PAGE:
When the experiment completes, the files (including code, data, models, parameters, metrics, and plots) are pushed back to your Git and DVC remotes.
In Iterative Studio, you can create a branch and pull/merge request from the completed experiment, so that you can share, review, merge, and reproduce the experiment. In the pull/merge request, Iterative Studio automatically inserts a link to the training report. So your teammates who are reviewing your PR can quickly and easily compare your experiment with its baseline.
Iterative Studio can also use your regular CI/CD setup (e.g. GitHub Actions) to run the experiments. To enable this, do the following:
First, integrate your Git repository with a CI/CD setup that includes model training process. You can use the wizard provided by Iterative Studio to automatically generate the CI script, or you can write it on your own.
Then, setup the yaml workflow environment variables as secrets. This is needed so that your CI workflow can launch the runner in your desired cloud provider.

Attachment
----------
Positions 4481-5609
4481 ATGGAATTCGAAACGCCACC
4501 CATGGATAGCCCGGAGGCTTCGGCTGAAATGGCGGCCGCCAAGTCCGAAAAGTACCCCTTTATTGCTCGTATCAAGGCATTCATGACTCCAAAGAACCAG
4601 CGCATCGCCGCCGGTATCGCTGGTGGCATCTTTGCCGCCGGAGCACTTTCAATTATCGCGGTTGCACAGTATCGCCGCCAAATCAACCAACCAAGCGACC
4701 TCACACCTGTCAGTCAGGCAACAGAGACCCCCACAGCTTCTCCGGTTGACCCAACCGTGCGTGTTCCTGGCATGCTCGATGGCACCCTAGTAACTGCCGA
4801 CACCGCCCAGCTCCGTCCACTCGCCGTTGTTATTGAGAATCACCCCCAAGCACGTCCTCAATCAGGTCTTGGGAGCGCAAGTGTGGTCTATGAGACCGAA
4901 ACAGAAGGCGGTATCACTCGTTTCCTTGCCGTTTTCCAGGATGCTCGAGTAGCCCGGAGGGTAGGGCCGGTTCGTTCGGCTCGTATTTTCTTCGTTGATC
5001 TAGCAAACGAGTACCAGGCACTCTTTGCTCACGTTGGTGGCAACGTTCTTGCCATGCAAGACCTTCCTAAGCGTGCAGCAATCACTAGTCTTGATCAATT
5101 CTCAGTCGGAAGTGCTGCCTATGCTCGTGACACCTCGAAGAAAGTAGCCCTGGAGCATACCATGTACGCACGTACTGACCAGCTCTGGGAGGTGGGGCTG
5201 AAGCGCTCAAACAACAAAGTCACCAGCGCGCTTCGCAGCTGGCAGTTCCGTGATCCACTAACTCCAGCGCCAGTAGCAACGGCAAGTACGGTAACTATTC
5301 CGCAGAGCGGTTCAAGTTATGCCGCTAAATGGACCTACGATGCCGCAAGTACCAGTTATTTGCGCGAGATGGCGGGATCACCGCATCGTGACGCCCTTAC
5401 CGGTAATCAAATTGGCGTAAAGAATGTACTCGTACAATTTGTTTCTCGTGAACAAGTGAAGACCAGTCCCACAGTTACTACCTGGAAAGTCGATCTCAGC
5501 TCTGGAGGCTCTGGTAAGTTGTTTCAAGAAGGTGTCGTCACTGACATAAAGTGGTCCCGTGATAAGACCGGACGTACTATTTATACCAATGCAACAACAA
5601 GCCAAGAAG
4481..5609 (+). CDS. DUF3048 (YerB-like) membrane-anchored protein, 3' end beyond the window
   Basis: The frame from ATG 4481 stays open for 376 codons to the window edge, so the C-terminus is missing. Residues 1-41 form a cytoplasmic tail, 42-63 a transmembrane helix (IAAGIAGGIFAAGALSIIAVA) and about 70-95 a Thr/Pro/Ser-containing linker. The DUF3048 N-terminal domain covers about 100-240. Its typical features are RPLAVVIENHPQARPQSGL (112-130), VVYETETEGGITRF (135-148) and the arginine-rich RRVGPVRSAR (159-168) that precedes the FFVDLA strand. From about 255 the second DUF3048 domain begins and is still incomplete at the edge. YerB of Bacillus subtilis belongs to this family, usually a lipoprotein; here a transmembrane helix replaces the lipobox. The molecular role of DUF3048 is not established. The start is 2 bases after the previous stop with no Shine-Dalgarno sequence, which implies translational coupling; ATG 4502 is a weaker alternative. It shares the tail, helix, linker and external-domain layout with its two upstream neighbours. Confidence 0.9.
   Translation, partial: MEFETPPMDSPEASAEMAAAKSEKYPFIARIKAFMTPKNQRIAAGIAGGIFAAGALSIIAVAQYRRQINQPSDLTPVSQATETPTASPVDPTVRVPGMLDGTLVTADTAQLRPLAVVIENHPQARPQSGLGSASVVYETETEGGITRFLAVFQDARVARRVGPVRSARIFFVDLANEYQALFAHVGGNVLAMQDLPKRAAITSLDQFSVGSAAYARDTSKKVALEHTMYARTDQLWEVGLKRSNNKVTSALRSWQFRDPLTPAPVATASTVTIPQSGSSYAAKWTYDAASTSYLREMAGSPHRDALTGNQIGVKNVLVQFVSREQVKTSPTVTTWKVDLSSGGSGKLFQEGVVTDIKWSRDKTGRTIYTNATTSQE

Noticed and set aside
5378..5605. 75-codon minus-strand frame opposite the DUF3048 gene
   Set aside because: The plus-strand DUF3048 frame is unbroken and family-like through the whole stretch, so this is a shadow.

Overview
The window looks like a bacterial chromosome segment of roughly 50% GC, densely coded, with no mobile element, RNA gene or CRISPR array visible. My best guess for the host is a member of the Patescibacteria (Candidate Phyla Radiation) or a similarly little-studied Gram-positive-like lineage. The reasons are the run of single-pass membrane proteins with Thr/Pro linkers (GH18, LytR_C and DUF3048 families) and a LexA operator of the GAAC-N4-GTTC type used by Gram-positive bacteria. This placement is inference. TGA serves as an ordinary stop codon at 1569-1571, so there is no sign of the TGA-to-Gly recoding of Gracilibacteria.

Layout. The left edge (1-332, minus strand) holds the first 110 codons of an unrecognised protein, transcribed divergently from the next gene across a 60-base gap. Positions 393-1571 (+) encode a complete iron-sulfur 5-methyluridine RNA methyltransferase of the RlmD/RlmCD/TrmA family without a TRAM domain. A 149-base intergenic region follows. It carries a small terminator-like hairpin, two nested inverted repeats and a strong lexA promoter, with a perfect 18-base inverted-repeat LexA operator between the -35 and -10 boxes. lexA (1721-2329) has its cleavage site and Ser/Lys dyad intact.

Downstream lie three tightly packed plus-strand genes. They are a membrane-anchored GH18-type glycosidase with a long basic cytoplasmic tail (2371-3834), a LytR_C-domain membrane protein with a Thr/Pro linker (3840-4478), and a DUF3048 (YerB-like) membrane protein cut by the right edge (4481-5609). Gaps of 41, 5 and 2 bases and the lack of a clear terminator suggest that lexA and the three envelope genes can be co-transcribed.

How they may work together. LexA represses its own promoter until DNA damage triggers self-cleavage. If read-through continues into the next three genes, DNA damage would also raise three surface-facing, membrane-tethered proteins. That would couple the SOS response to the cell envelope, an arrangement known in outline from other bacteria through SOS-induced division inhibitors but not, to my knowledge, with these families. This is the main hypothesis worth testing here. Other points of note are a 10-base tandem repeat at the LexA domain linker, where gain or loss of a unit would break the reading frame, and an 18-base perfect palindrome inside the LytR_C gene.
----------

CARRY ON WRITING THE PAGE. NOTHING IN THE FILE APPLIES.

Now, submit your experiments from Iterative Studio. Each submission will invoke your CI/CD setup, triggering the model training process.
Select a commit and click Run. You will see a message that invites you to set up your CI.
The CI setup wizard opens as shown below.
This wizard has the following two sections, pre-filled with default values:
Left section with 2 sets of parameters:
Configuration of your self-hosted runner, which is used in the
deploy-runnerstep of your CI workflow. The parameters listed here are a subset of the parameters for CML self-hosted runners.
Whether you want to launch a spot cloud instance, cutting down the costs of your training.
Your cloud provider.
Cloud-vendor specific region or a CML synthetic region (an abstraction across all the cloud vendors).
Cloud-vendor specific instance type or a CML synthetic type
XL(an abstraction across all the cloud vendors).
Typeis also tied to GPU behavior. If you choose an instance with a selectable GPU (such as a CML instance type or any GCP instance), the
GPUparameter will show up.
Hard disk size in GB. We highly recommend you to enter a big enough value (eg, 100) to avoid unexpected runner termination due to hard disk exhaustion.
Values for the CML flags
reuse-idle. See all CML options for details